Courts Aren’t Stopping Vaccine Mandates But Workers Are

Courts Aren’t Stopping Vaccine Mandates But Workers Are

The U.S. judiciary system is doing a poor job of stopping, blocking, and delaying COVID-19 vaccine coercion, but workers who have toiled throughout the pandemic are using their voices to pressure companies into laying off of forcing the jab.

Supreme Court Justice Stephen Breyer declined on Tuesday to block Maine Democrat Gov. Janet Mills’ vaccine mandate for health care and nursing home employees. Earlier this year, new Justice Amy Coney Barrett also refused to intervene when students at Indiana University asked the highest court in the land to give them some relief from their educational institution’s vaccine requirements for the fall 2021 semester.

Even small court wins, such as last week when a federal judge ruled that New York must allow health care employers to consider religious exemptions for workers and when another judge in Texas ruled that American Airlines couldn’t put employees waiting for exemptions on unpaid leave, are overshadowed by other judiciary decisions reinforcing the medical coercion in areas as private as family visitation rights.

The courts’ lack of vigor for reinforcing personal freedom has resulted in the firing of many people, but workers are determined to fight back. Employees all across the nation have protested, and some of their efforts are being rewarded.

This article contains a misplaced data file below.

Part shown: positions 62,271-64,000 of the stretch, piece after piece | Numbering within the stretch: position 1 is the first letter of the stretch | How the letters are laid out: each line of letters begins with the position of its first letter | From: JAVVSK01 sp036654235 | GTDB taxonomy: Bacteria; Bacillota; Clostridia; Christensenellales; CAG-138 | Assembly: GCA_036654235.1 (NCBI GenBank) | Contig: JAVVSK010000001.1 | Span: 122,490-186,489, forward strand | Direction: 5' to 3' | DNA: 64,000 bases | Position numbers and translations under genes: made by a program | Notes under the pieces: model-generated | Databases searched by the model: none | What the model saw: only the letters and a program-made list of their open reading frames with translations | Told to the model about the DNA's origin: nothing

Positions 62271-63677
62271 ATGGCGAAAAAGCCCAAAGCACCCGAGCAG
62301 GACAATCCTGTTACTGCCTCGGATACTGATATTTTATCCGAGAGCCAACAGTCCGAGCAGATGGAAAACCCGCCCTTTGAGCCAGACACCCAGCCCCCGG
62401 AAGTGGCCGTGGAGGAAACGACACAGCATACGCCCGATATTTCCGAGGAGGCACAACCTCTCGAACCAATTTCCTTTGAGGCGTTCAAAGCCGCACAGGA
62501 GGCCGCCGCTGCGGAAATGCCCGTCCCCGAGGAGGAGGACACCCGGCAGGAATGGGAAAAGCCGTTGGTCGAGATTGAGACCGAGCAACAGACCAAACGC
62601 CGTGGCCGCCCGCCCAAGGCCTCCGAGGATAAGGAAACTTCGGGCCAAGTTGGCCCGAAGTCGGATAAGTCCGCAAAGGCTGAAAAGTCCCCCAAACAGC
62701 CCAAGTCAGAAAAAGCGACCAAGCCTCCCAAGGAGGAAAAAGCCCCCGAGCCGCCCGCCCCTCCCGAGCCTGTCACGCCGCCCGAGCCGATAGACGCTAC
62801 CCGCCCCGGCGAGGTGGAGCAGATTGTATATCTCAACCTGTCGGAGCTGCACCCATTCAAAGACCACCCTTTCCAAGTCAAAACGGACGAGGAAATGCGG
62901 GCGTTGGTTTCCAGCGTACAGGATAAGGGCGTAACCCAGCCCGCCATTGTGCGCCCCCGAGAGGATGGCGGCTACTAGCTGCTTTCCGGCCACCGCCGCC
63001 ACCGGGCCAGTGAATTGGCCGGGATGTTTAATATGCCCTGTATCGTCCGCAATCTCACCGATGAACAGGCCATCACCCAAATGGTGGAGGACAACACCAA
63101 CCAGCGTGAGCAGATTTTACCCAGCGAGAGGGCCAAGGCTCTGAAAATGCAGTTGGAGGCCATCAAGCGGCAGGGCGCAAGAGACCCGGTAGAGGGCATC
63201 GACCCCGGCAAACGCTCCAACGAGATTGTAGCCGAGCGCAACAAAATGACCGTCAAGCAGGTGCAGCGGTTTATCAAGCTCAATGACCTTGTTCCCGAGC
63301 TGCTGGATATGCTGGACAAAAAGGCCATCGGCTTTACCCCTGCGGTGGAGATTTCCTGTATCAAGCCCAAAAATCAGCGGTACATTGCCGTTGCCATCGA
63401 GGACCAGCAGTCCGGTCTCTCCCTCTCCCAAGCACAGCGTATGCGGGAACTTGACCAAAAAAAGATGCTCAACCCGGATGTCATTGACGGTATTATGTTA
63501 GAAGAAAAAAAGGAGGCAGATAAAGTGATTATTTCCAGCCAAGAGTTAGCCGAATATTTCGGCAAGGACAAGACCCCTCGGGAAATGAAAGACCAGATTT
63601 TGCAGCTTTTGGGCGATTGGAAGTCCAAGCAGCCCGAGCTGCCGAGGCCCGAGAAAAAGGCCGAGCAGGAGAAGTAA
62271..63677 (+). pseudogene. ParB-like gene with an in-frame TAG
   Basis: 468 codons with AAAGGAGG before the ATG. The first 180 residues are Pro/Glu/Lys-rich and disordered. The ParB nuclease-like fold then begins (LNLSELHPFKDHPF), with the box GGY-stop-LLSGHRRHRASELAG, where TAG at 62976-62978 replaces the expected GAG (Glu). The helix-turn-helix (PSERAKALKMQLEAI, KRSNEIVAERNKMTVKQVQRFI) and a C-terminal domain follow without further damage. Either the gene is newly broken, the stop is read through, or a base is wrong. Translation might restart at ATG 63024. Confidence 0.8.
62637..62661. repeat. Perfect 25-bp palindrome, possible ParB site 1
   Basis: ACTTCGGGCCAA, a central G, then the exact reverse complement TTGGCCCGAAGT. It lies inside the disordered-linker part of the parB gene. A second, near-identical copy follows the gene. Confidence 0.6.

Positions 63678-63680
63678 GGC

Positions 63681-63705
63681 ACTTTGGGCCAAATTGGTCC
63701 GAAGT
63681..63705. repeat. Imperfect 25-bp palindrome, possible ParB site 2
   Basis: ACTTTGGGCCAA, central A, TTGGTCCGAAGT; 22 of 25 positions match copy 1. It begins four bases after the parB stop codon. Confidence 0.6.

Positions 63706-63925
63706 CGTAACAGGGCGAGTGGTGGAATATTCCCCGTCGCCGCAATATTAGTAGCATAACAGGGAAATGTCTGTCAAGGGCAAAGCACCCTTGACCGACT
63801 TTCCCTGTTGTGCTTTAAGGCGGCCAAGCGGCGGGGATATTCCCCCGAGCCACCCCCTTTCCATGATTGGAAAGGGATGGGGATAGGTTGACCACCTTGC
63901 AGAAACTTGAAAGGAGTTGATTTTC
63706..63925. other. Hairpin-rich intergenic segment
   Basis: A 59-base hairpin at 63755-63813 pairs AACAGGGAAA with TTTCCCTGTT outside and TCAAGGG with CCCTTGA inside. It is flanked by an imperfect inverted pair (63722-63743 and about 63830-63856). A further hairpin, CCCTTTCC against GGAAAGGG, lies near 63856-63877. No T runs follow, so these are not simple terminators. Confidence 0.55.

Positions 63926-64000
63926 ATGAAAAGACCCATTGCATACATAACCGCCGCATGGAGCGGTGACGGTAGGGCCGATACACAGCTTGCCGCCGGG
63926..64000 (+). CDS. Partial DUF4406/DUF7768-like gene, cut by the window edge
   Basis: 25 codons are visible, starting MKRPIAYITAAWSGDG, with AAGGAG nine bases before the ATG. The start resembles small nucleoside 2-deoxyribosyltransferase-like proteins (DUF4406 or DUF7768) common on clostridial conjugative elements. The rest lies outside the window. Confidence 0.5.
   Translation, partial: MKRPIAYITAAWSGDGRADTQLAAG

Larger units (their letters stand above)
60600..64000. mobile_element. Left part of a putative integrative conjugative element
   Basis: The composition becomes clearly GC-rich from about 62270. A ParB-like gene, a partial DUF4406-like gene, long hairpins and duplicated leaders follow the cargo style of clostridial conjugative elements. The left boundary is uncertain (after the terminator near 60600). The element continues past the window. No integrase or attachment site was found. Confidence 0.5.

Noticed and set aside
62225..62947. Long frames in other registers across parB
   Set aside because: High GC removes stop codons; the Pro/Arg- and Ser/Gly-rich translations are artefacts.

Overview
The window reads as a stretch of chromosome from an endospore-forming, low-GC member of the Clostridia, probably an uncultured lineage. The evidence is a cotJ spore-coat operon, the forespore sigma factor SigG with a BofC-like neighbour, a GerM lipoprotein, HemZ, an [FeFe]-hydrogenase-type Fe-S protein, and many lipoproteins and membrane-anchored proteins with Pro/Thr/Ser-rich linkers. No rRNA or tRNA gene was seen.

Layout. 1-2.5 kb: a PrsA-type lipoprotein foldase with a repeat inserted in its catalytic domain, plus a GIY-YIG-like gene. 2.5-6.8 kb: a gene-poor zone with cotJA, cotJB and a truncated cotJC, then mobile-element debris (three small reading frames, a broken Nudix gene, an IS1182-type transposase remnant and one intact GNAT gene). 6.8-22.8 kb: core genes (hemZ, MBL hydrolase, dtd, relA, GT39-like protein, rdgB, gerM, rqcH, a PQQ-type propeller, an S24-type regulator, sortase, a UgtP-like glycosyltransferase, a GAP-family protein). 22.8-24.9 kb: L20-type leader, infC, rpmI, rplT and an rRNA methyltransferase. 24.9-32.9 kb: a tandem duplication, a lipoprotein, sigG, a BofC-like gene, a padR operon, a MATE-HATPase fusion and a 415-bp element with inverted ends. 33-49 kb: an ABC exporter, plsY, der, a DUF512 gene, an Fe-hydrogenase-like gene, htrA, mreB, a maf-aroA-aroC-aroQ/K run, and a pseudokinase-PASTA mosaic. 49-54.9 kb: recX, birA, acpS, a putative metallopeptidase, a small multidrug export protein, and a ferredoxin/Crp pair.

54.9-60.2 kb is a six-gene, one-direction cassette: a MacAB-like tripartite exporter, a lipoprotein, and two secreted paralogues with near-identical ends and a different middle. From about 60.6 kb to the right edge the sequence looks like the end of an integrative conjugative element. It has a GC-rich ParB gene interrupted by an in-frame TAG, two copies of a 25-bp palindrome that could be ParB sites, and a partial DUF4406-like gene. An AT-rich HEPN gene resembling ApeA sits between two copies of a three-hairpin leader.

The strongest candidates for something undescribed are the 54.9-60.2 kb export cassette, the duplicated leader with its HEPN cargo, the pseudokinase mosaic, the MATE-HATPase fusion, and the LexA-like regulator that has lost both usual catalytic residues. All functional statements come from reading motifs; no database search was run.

While Delta Airlines continues to sell the lie (some conservatives are buying it) that they aren’t enforcing a mandate even though they continue to charge unvaccinated workers $200 monthly, Southwest Airlines walked backed its pledge to begin putting workers who applied for vaccine exemptions on unpaid leave in December after the company suffered thousands of flight cancellations that damaged the U.S. domestic travel market for days.

Southwest and the Southwest Pilots Association categorically denied that the thousands of flight cancellations, delays, and general staffing problems were due to their new vaccine policy, but sources told The Federalist that part of the airline’s operational meltdown was due to pilots taking their paid sick leave shortly before they were scheduled to be fired.

It’s not a complete victory for Southwest pilots and staff, but it does buy workers who are hopefully waiting for approved medical and religious exemptions the opportunity to keep their jobs a little longer.

This type of resistance is growing and spreading from coast to coast. The San Francisco Department of Public Health forced an In-N-Out location in Fisherman’s Wharf to temporarily shut down after the restaurant refused to check the vaccination status of customers.

“We refuse to become the vaccination police for any government,” In-N-Out Chief Legal & Business Officer Arnie Wensinger told Newsweek. “We fiercely disagree with any government dictate that forces a private company to discriminate against customers who choose to patronize their business. This is a clear government overreach.”

Seattle police officers and firefighters also caused a stir on Tuesday when they served food to the homeless community and returned their boots to City Hall after being fired for refusing to get the COVID-19 jab.

They join the ranks of an unknown number of Chicago police officers who lost their paychecks after they refused to comply with Mayor Lori Lightfoot’s vaccine mandate. Their absence comes during another Windy City violent crime spree.

Jordan Boyd is a staff writer at The Federalist. She graduated from Baylor University where she majored in political science and minored in journalism.
Related Posts